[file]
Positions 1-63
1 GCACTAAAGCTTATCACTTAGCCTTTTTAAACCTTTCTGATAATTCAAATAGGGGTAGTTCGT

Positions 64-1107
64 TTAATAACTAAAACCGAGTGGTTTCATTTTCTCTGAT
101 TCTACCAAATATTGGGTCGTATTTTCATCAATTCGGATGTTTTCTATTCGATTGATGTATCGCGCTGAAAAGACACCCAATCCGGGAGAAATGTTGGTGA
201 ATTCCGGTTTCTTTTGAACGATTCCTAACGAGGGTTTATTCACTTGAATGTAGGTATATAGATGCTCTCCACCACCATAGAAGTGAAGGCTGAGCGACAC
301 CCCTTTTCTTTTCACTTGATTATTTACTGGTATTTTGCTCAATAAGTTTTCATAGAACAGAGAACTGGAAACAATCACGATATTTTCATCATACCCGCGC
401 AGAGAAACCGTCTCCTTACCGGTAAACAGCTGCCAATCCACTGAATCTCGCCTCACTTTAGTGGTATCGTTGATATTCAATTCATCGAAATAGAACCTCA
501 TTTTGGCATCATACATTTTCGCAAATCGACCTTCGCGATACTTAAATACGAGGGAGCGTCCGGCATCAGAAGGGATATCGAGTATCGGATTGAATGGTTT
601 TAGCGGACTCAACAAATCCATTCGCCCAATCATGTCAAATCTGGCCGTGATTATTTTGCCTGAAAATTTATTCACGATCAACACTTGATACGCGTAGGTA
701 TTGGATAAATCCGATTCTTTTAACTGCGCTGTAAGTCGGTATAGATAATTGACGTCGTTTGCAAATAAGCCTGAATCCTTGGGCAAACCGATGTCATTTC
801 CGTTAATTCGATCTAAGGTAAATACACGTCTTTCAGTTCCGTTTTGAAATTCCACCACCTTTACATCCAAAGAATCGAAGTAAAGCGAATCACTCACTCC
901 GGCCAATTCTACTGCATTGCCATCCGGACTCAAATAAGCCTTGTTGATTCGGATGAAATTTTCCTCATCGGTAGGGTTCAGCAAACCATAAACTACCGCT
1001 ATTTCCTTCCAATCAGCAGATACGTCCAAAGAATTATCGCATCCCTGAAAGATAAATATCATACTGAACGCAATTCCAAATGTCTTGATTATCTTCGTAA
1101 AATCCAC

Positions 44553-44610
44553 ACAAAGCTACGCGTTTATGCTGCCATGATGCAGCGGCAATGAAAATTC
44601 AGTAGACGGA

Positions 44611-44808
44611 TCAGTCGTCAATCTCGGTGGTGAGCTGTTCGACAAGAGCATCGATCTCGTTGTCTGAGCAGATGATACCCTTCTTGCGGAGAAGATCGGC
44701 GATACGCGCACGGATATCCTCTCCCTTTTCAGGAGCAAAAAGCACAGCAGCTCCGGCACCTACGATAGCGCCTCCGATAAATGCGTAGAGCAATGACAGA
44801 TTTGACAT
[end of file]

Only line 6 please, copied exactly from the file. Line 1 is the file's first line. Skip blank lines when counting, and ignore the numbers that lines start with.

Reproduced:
201 ATTCCGGTTTCTTTTGAACGATTCCTAACGAGGGTTTATTCACTTGAATGTAGGTATATAGATGCTCTCCACCACCATAGAAGTGAAGGCTGAGCGACAC